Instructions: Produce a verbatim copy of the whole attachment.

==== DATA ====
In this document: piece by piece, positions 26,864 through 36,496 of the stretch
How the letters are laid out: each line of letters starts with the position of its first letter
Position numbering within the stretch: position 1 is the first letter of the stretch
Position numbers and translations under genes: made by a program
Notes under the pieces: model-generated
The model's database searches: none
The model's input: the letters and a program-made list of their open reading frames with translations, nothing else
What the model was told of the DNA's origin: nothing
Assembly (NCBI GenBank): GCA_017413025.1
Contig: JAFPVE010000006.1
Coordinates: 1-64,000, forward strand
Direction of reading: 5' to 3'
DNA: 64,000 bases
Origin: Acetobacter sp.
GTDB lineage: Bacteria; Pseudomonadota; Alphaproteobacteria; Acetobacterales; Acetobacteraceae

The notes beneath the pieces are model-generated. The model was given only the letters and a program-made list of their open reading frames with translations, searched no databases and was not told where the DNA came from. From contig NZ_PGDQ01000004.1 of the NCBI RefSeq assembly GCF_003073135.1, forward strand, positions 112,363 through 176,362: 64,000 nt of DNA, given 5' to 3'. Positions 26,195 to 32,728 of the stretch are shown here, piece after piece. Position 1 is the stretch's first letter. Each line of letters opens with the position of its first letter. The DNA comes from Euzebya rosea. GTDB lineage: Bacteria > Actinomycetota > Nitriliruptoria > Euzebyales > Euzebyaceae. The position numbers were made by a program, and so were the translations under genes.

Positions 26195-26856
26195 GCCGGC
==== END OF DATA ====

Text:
In this document: piece by piece, positions 26,864 through 36,496 of the stretch
How the letters are laid out: each line of letters starts with the position of its first letter
Position numbering within the stretch: position 1 is the first letter of the stretch
Position numbers and translations under genes: made by a program
Notes under the pieces: model-generated
The model's database searches: none
The model's input: the letters and a program-made list of their open reading frames with translations, nothing else
What the model was told of the DNA's origin: nothing
Assembly (NCBI GenBank): GCA_017413025.1
Contig: JAFPVE010000006.1
Coordinates: 1-64,000, forward strand
Direction of reading: 5' to 3'
DNA: 64,000 bases
Origin: Acetobacter sp.
GTDB lineage: Bacteria; Pseudomonadota; Alphaproteobacteria; Acetobacterales; Acetobacteraceae

The notes beneath the pieces are model-generated. The model was given only the letters and a program-made list of their open reading frames with translations, searched no databases and was not told where the DNA came from. From contig NZ_PGDQ01000004.1 of the NCBI RefSeq assembly GCF_003073135.1, forward strand, positions 112,363 through 176,362: 64,000 nt of DNA, given 5' to 3'. Positions 26,195 to 32,728 of the stretch are shown here, piece after piece. Position 1 is the stretch's first letter. Each line of letters opens with the position of its first letter. The DNA comes from Euzebya rosea. GTDB lineage: Bacteria > Actinomycetota > Nitriliruptoria > Euzebyales > Euzebyaceae. The position numbers were made by a program, and so were the translations under genes.

Positions 26195-26856
26195 GCCGGC